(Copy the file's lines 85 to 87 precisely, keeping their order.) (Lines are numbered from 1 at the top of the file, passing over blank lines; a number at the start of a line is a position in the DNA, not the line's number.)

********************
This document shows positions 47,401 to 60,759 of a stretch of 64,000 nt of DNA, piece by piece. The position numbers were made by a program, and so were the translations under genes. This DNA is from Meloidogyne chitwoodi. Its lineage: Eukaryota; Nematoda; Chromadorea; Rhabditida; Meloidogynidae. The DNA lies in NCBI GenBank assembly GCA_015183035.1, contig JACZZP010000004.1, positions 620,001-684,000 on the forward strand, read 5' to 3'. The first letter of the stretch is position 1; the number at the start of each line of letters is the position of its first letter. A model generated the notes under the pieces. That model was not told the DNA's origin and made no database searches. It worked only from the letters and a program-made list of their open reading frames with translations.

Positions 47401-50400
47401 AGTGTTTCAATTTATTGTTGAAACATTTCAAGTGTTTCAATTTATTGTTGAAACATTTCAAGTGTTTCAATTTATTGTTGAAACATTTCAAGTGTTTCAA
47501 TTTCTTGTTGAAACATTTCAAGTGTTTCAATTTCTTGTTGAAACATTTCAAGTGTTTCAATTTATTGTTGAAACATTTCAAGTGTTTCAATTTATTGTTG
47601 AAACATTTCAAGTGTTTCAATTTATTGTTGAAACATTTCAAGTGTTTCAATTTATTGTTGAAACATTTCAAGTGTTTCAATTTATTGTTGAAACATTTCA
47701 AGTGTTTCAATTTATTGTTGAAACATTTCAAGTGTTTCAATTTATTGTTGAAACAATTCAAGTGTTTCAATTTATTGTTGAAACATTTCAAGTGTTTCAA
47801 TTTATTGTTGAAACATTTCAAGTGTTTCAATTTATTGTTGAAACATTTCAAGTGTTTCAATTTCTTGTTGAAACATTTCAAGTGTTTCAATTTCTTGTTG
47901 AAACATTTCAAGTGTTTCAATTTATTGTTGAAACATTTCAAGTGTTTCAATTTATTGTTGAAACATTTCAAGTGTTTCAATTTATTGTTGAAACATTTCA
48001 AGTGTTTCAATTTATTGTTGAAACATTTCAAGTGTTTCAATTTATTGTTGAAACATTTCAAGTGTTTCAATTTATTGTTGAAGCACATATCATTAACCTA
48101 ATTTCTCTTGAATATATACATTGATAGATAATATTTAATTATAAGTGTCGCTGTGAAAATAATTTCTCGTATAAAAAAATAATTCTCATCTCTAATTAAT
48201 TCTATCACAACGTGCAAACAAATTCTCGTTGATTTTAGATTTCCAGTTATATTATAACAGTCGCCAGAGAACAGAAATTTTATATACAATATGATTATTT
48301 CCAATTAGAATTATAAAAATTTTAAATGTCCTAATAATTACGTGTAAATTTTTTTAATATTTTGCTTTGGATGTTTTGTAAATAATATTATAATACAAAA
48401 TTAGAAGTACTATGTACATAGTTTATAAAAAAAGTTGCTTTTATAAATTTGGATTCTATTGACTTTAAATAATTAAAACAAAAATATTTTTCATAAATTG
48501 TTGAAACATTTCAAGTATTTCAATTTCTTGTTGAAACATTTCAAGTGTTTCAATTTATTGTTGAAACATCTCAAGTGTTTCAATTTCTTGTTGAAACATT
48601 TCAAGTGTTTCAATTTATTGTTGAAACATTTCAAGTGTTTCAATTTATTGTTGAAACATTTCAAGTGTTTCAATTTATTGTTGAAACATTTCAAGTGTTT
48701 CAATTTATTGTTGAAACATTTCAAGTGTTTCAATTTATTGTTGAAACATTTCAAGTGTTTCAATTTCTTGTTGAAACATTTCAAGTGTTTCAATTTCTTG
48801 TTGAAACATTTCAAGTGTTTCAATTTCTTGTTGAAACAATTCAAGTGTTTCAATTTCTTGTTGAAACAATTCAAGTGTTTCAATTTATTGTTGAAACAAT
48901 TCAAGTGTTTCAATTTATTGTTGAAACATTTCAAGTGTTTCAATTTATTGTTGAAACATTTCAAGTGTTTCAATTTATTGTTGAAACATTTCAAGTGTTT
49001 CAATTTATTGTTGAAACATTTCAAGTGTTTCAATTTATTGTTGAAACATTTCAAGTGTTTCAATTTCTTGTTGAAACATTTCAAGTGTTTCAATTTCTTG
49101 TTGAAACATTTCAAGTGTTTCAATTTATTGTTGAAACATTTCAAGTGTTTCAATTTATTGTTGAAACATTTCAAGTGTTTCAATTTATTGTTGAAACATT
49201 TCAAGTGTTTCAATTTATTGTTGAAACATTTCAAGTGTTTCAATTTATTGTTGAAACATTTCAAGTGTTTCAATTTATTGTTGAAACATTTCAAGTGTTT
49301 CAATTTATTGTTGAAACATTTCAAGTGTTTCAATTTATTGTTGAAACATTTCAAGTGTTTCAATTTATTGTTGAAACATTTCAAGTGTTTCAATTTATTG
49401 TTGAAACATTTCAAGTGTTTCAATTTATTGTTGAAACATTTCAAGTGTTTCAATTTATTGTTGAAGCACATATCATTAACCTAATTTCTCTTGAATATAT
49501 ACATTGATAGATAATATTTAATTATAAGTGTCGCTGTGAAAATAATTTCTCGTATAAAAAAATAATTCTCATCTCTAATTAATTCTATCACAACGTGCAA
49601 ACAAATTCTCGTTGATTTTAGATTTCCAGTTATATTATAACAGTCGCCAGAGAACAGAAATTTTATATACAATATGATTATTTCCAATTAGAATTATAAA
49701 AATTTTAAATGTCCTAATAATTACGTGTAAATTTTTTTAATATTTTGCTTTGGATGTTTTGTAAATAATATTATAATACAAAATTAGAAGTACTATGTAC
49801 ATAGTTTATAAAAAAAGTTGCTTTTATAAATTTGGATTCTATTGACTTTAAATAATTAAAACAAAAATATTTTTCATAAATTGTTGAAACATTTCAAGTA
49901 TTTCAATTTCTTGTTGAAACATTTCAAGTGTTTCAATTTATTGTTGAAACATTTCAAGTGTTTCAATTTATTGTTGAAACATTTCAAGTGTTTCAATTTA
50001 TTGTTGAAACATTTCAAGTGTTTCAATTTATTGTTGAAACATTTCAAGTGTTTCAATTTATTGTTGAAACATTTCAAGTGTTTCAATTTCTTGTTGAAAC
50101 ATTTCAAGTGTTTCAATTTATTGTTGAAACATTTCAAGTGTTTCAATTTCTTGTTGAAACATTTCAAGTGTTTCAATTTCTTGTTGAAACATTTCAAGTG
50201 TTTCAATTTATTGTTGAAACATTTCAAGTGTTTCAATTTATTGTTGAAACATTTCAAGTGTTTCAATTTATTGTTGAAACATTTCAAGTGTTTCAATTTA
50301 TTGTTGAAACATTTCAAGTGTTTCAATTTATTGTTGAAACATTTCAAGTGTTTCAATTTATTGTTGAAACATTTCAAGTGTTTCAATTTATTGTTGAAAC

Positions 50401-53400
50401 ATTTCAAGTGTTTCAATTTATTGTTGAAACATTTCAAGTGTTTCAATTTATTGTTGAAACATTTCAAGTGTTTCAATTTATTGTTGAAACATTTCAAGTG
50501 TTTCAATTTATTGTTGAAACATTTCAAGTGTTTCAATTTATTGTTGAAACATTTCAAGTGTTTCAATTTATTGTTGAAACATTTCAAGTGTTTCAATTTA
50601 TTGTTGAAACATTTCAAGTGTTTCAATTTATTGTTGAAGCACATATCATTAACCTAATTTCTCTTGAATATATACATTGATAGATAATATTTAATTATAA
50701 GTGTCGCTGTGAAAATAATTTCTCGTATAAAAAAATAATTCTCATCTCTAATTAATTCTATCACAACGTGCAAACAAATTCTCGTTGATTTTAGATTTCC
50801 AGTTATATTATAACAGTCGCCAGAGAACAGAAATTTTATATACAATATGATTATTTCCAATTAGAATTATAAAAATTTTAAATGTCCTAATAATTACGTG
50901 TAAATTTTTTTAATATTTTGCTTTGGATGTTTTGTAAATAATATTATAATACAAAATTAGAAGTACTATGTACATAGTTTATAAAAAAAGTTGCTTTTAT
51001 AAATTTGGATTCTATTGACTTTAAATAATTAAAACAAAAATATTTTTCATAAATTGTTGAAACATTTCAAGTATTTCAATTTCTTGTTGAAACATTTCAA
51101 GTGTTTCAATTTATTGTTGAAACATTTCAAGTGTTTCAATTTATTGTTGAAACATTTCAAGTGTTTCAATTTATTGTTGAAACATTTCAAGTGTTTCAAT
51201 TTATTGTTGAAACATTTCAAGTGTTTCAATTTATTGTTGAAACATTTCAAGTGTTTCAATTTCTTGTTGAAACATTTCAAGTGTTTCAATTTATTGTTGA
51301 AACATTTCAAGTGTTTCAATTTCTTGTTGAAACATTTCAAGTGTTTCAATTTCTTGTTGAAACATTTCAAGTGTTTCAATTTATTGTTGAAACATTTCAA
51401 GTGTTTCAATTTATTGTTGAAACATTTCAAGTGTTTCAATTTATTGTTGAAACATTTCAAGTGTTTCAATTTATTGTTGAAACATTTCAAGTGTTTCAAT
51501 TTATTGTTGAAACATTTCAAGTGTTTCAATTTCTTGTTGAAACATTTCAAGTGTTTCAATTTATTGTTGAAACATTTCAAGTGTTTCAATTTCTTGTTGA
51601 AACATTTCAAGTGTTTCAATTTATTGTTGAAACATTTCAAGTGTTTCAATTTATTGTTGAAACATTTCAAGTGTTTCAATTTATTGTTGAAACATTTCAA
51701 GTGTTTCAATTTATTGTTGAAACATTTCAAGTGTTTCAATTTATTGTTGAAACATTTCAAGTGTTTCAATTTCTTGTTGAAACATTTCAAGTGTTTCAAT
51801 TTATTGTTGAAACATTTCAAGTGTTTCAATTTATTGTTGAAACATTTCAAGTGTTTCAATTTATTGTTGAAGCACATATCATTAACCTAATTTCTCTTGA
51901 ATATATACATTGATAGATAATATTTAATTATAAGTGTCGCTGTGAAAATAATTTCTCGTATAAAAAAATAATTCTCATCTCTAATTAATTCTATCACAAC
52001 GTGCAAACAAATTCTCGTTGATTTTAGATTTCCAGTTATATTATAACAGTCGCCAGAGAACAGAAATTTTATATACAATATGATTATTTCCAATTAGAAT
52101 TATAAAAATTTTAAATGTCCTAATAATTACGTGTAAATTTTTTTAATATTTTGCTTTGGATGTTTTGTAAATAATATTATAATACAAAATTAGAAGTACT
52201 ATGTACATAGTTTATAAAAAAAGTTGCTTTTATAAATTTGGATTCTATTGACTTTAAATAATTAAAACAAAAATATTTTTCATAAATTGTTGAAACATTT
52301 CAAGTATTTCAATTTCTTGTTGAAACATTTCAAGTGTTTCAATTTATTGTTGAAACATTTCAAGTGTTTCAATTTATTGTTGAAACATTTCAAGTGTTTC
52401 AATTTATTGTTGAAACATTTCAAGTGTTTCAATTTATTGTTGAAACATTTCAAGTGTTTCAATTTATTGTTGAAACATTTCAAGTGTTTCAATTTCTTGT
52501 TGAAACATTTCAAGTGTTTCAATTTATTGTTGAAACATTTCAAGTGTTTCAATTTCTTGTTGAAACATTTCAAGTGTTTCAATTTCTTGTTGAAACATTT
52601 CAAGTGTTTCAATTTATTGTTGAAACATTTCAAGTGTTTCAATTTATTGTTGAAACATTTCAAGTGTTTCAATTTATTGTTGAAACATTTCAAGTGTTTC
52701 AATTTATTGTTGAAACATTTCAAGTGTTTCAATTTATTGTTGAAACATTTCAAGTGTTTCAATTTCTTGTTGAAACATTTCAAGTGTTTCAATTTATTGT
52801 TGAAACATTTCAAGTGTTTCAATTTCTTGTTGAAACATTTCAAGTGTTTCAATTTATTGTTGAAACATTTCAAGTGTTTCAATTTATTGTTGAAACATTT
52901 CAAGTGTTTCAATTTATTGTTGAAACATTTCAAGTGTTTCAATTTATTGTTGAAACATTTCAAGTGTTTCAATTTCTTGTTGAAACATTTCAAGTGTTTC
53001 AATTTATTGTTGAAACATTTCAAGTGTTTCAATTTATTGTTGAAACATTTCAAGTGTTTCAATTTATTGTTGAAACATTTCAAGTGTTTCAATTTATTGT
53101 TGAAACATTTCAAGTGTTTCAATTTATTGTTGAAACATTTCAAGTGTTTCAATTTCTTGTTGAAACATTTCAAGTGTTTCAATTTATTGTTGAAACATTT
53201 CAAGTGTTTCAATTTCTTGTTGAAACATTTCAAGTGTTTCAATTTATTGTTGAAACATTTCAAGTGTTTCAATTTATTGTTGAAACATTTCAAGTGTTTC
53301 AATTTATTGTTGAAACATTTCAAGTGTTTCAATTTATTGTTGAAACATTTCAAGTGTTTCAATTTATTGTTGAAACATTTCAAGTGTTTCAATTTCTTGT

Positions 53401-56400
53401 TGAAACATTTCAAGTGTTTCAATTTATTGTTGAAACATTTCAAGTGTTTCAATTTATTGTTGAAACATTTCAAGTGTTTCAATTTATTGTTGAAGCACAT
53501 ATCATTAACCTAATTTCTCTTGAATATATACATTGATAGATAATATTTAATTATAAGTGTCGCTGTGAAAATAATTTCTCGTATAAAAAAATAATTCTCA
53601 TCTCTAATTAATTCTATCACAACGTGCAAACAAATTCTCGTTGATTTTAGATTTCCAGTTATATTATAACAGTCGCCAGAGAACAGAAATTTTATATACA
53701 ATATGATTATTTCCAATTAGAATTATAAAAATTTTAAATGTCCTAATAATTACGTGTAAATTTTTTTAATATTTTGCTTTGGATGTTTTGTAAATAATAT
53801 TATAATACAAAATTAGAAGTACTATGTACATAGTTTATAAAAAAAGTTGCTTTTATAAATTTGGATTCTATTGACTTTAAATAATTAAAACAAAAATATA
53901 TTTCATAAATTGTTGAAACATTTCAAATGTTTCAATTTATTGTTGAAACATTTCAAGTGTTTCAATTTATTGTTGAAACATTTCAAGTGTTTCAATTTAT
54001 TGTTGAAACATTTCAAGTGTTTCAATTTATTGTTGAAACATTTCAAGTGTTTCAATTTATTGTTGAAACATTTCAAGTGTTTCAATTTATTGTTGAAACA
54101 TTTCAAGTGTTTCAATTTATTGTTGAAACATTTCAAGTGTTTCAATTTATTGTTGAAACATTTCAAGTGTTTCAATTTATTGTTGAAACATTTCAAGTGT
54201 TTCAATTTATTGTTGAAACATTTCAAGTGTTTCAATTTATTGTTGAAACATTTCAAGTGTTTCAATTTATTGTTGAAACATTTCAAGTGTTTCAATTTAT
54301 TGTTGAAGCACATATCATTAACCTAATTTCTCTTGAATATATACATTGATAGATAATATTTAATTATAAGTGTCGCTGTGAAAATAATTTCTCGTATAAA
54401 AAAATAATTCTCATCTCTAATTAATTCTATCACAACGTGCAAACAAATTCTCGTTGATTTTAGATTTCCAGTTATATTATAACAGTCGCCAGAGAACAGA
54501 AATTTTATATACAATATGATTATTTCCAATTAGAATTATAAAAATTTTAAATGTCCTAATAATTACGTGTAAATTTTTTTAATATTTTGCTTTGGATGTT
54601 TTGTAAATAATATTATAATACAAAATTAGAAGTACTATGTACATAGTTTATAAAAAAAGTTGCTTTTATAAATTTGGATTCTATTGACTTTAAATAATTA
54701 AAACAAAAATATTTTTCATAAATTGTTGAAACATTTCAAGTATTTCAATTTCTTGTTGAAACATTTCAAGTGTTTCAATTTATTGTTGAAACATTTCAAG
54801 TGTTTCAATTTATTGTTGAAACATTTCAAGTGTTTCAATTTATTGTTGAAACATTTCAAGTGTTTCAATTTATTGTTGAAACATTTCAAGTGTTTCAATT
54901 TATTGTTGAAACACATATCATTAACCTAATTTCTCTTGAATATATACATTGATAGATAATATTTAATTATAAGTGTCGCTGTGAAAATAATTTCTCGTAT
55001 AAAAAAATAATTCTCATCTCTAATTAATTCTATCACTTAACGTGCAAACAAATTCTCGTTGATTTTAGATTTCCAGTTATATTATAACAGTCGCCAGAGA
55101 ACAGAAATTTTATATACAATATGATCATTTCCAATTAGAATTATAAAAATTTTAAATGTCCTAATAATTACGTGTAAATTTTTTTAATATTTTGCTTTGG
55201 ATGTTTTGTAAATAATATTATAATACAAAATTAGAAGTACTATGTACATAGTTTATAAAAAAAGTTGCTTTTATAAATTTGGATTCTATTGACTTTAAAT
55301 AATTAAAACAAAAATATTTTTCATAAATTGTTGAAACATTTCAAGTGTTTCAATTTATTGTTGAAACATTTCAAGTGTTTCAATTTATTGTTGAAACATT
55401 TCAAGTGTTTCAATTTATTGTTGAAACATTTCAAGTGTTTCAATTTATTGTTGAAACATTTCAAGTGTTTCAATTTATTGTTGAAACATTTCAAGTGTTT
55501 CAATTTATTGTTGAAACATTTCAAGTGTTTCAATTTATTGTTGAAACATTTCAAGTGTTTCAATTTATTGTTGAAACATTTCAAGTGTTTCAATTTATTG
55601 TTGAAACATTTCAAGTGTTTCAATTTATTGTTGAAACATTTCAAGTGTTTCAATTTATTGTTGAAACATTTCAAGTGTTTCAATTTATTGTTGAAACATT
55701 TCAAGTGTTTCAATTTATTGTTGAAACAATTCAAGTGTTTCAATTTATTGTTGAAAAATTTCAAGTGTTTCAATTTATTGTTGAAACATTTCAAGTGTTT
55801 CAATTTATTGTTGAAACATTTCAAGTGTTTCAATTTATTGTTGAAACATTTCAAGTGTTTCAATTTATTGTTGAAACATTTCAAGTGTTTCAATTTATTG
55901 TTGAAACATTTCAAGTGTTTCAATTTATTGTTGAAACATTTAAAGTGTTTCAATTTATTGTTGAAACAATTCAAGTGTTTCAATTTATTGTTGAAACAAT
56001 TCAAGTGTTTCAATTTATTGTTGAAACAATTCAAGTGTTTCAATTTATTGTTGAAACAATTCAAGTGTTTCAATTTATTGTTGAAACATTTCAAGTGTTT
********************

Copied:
55401 TCAAGTGTTTCAATTTATTGTTGAAACATTTCAAGTGTTTCAATTTATTGTTGAAACATTTCAAGTGTTTCAATTTATTGTTGAAACATTTCAAGTGTTT
55501 CAATTTATTGTTGAAACATTTCAAGTGTTTCAATTTATTGTTGAAACATTTCAAGTGTTTCAATTTATTGTTGAAACATTTCAAGTGTTTCAATTTATTG
55601 TTGAAACATTTCAAGTGTTTCAATTTATTGTTGAAACATTTCAAGTGTTTCAATTTATTGTTGAAACATTTCAAGTGTTTCAATTTATTGTTGAAACATT